This is a version 2 of my wood stove monitor. On the first version, the thermocouple amplifier breakout board was downstairs and the microcontroller/LCD was upstairs. A >20' cable connected them together and it was a pain in the ass. The thermocouple used was applied to the surface of the chimney and the precision was poor due to lack of good contact.
The new version uses an EGT (Exhaust Gas Temperature) thermocouple and measures the gases inside the chimney. An nRF24L01+ transmits the data from downstairs to a battery operated remote display. The downstairs module has an Adafruit’s RGB backlit LCD which changes color depending of the temperature measured. The thermocouple is interfaced with an Adafruit’s MAX31855 breakout board. This chip has an internal cold-junction temperature sensor for compensation. I’m reading it to get the basement temperature. I’ve installed a thermal shield to prevent any distorted reading due to the radiated heat from the wood stove. That shield will be updated to protect the screw terminal too because it must be at the same temperature of the chip for an accurate compensation.
The remote is equipped with a 2.2" graphic color LCD and a DS18B20 to measure the ambient temperature. The remote is powered by a salvaged LiPo battery and turn itself off after one minute without incoming signal from downstairs.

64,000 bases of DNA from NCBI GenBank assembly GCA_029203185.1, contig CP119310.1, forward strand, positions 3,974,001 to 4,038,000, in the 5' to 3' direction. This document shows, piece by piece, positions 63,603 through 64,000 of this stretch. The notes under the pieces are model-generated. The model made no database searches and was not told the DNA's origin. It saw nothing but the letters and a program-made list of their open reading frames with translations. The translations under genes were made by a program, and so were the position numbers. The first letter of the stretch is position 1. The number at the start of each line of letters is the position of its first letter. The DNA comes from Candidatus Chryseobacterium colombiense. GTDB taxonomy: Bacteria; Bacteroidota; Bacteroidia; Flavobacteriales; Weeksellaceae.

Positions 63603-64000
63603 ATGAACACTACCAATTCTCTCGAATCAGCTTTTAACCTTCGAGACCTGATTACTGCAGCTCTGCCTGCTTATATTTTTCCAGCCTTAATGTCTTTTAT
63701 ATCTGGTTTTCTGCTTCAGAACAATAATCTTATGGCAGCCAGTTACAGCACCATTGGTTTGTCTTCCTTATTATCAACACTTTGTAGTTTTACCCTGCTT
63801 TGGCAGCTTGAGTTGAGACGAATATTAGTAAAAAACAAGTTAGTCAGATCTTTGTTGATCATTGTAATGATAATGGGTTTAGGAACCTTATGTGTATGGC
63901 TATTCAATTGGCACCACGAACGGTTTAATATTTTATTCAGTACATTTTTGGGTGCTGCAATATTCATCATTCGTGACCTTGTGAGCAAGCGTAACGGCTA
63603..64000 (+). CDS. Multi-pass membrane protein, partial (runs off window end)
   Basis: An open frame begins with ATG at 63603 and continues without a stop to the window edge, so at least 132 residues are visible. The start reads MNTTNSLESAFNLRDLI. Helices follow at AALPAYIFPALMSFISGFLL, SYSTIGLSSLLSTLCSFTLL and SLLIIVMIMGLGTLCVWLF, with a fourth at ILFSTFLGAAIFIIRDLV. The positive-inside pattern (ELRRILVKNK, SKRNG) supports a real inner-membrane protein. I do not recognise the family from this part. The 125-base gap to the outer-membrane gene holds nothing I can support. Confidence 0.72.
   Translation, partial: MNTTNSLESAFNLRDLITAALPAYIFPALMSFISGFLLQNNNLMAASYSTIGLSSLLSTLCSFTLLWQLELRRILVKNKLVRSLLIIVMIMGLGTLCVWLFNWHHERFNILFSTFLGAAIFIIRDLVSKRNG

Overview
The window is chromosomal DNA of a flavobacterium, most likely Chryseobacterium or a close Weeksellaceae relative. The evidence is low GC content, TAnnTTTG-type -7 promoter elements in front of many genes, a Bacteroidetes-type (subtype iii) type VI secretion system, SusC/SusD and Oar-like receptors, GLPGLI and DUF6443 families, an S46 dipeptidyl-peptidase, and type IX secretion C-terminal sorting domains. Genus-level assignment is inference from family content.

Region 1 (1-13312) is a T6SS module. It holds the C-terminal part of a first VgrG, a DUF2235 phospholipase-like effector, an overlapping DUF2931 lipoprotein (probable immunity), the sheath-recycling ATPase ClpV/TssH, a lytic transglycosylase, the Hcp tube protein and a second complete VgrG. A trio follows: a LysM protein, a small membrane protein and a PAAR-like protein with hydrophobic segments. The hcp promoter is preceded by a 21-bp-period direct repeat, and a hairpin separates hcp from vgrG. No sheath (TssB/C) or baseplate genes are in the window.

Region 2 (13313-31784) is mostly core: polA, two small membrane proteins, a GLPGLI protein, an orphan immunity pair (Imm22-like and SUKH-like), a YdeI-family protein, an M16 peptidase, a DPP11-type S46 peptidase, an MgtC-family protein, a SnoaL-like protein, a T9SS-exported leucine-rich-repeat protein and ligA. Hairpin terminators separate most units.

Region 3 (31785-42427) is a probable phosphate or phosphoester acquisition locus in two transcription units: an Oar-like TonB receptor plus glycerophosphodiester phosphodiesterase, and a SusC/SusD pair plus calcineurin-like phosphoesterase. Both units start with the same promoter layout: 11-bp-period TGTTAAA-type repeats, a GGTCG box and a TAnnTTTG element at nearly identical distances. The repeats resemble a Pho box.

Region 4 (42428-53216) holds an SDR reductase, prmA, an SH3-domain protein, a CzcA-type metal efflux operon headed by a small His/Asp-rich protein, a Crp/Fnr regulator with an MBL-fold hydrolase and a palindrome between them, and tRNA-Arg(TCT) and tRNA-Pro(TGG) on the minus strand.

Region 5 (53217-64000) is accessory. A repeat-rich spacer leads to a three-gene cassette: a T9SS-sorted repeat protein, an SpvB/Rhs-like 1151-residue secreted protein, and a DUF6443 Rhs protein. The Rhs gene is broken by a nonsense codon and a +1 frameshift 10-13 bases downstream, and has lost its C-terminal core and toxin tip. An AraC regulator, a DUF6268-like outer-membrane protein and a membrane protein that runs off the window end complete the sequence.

The power management circuit is a simple high side switch. Thank you Bil Herd for the tutorial!
The main board on both transmitter and receiver are DirtyPCBs I designed as a universal nRF24L01 platform. The microcontroller is a PIC16F690 running PicBASIC code (more on this in the FAQ). You’ll notice on the remote a field named “Log” (“B” on the transmitter). This is the actual log count. This project is part of a bigger one which will be published later: Power Monitor. It’s a simple hack of my smart meter to monitor the household power consumption VS exterior temperature and wood stove usage. It is currently under development. See https://thingspeak.com/channels/20713